Bitcoin’s never-ending search for a bottom
Bitcoin closed last week with a new formal decline, losing $100 to $16490. At the start of trading on Monday, it loses another $360 to $16150. The week starts with a subdued risk appetite on global markets due to China unrest. Ethereum is performing better, adding 3.3% over the week to $1170. Other leading altcoins in the top 10 are changing from -2.5% (Polkadot) to 22.2% (Dogecoin).
Total crypto market capitalisation, according to CoinMarketCap, was up 2% for the week, to $817bn. The cryptocurrency Fear & Greed Index rose to 28 by Monday, moving into “fear” versus “extreme fear” at 21 a week earlier.
Bitcoin has updated two-year lows below $15,500 in the past week on news of the possible bankruptcy of cryptocurrency lending service Genesis Global Capital. Bitcoin is under pressure from institutionalists whose risk appetite is firmly tied to stock markets. Bitcoin continues to look for a bottom from which it can push back, but the negative external backdrop is not yet conducive to buying.
According to Barron’s, Genesis Global Capital has been the subject of an investigation by US regulators over the suspension of withdrawals and the company’s liquidity crisis. It is unclear whether US federal regulators are involved, but at the very least, Alabama state supervisory agencies are investigating.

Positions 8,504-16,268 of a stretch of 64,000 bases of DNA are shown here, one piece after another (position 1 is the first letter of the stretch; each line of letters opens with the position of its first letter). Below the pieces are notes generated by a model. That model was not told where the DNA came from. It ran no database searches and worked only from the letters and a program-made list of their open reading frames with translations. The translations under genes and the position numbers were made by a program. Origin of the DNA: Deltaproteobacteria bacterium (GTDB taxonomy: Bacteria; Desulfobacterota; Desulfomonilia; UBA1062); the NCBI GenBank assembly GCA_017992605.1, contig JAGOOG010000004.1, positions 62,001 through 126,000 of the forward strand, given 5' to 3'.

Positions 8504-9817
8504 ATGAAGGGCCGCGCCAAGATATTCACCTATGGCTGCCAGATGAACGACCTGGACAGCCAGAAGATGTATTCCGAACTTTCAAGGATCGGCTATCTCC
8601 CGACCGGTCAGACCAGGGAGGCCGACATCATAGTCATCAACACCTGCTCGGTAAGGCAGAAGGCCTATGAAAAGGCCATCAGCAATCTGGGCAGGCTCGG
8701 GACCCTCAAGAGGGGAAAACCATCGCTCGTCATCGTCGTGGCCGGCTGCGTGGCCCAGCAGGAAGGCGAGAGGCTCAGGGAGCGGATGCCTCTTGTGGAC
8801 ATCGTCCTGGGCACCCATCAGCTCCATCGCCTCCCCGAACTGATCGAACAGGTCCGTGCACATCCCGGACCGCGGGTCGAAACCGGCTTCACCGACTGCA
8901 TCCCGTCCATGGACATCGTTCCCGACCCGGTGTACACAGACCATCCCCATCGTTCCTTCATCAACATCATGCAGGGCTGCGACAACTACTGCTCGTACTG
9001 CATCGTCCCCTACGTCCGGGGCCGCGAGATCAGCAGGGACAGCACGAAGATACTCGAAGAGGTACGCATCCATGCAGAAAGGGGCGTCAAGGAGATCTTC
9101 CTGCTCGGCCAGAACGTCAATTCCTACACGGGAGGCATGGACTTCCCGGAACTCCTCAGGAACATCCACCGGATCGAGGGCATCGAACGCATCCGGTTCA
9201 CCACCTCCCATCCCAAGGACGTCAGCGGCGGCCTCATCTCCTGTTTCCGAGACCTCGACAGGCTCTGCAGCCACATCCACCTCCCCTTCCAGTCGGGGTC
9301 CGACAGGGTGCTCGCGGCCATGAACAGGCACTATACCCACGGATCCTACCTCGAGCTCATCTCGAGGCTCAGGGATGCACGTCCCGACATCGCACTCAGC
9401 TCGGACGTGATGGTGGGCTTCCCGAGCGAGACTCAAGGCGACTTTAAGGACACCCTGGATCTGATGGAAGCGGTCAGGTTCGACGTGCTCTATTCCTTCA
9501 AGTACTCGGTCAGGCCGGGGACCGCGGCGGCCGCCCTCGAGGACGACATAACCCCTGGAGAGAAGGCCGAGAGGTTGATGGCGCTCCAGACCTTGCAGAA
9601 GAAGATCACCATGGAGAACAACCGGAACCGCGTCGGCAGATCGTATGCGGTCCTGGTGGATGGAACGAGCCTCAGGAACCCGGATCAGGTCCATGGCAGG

The DeFi-project Ardana team from the Cardano blockchain ecosystem has said it has suspended its development due to “uncertainty over funding and the timing of the project”.
Bloomberg, a news agency, reports that Cryptocurrency lender Matrixport is seeking funding for $100 million. And while the company says the moves have nothing to do with a lack of liquidity, investors are little reassured.
Analysis of Bitcoin transactions helped British police arrest over 100 people in the biggest anti-fraud operation in UK history, led by Scotland Yard. The iSpoof website was taken down, and phone fraud suspects were caught.